Western Digital hard drives have pads for a Mictor-38 connector, a debugging port that features JTAG. I found a cheaper alternative for these connectors and tried to attach them to the hard drive.


At work we often have student interns working on their graduation project. One of these interns, Nick, works on replacing firmware of hard drives. These hard drives have a series of empty pads to attach a debug connector during development. These pads normally take a Mictor-38 connector, a high frequency connector often used for debugging ARM systems. The connector exposes a JTAG interface, which makes it possible to manipulate the firmware on the hard disk.

Mictor-38 connectors are quite expensive and we don’t have any devices that come equiped with a Mictor-38 connector, so going the Mictor path was not obvious. In the end, Nick just soldered little wires to the hard drive.

Even though Nick had a simple solution, I thought it would be useful to have an easy way to connect to pads like this. This would be especially useful if we come across more Mictor-38 pads in the future. I searched for a connector that would be useable with these pads.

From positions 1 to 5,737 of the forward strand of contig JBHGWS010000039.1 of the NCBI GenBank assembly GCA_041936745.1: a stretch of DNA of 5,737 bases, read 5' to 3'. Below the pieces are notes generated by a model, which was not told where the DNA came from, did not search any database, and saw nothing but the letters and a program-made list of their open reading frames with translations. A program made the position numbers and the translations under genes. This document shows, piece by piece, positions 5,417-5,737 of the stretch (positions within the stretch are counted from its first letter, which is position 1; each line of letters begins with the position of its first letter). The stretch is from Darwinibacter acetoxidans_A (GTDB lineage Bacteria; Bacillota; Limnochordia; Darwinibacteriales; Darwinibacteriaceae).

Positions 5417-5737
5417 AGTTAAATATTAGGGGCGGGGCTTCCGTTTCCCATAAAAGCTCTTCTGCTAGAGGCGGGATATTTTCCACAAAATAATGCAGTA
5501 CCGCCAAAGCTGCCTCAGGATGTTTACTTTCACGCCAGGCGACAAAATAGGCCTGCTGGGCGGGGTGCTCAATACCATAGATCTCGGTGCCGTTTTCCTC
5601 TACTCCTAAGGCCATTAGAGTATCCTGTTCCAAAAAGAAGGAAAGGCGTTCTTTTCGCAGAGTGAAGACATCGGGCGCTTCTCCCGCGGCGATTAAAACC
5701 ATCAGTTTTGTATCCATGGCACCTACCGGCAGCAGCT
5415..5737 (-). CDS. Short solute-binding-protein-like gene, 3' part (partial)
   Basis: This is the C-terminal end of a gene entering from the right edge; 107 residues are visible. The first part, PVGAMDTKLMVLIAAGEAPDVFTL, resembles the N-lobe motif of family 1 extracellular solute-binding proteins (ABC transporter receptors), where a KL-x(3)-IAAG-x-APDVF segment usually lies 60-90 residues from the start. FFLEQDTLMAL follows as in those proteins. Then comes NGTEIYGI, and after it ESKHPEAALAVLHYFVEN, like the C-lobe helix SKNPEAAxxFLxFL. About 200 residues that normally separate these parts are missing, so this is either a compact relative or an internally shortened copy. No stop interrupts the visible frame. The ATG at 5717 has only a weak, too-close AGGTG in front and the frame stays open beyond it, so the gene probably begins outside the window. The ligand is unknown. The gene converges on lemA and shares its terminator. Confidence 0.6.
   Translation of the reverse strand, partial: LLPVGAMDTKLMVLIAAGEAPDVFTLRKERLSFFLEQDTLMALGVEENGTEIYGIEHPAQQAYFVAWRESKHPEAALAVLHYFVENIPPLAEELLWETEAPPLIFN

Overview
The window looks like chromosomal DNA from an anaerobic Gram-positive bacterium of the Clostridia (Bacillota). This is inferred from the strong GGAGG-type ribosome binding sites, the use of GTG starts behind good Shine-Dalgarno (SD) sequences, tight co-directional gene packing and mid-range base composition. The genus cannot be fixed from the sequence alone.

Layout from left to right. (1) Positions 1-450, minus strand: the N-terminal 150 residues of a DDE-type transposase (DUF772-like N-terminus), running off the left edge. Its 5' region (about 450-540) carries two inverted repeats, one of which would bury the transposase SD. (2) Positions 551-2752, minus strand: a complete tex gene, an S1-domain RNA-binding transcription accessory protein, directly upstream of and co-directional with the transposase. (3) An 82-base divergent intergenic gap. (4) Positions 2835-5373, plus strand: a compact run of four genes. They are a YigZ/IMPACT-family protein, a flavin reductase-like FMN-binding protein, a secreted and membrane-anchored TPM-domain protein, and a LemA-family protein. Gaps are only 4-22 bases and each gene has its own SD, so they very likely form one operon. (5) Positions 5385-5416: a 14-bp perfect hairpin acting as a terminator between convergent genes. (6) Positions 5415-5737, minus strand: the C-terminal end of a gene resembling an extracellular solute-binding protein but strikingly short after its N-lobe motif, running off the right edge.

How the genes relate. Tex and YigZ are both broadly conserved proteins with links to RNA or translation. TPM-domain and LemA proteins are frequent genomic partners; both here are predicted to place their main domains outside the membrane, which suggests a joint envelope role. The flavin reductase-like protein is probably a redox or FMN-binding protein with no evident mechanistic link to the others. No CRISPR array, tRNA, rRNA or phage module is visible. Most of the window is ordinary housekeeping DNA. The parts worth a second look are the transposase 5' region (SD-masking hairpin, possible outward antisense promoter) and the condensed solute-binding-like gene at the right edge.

Finding an alternative connector

The Mictor connectors have 38 pins with a pitch (distance between pins) of 0.635 mm. This is quite an unusual pitch, and it took me some time to find a matching connector. Eventually I found this BTB connector, which has 40 pins with the correct pitch.

Attaching the connector

Soldering the little wires is quite a challenge. The best way is to first put solder on the whole connector, and then remove it again using solder wick. This leaves a little bit of solder under each pin, without the precision needed when soldering each pin individually.


To connect easily to the other connector I made a little breakout board. I drew a PCB in Kicad and had it made by a PCB manufacturer.


In the end, it didn’t totally work. The JTAG boundary scan didn’t turn up any CPU’s. I am not sure why. I checked all connections, but couldn’t find a problem.

Even though the actual JTAG connection failed, this project was still educational for me. For me, it was the first time I designed and ordered a PCB, but I found it pretty easy.